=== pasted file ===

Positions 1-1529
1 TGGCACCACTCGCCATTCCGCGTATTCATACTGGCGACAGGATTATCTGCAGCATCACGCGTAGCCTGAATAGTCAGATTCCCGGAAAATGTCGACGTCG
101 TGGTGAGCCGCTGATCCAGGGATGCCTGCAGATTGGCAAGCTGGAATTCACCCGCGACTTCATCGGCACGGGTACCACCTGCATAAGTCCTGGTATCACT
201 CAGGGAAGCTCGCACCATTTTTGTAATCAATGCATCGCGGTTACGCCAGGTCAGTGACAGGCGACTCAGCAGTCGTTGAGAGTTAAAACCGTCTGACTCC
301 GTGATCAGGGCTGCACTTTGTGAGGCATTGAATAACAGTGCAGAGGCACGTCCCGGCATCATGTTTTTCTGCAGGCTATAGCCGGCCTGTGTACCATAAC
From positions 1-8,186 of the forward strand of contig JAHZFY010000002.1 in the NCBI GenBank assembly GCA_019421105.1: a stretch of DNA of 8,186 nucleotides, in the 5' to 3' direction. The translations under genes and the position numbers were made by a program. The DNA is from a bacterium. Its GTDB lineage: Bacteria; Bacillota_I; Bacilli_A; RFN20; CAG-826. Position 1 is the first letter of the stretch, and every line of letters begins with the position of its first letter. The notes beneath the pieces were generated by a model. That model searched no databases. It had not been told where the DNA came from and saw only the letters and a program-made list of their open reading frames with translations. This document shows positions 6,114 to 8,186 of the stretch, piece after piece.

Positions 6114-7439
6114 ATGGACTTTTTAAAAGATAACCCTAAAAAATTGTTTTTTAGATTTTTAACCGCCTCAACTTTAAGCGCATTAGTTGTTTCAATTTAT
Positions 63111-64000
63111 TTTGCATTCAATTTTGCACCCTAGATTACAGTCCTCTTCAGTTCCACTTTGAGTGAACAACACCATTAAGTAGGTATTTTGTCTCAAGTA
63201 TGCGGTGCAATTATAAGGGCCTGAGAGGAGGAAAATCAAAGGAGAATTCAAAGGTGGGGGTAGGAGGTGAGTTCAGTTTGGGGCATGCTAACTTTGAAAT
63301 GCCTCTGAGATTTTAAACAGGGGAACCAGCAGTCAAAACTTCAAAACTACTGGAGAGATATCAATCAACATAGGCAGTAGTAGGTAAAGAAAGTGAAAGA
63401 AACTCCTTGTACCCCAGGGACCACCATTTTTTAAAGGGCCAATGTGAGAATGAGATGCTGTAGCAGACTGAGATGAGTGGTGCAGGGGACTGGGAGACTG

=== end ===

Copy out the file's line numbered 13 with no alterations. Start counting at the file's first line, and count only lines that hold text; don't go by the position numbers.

63401 AACTCCTTGTACCCCAGGGACCACCATTTTTTAAAGGGCCAATGTGAGAATGAGATGCTGTAGCAGACTGAGATGAGTGGTGCAGGGGACTGGGAGACTG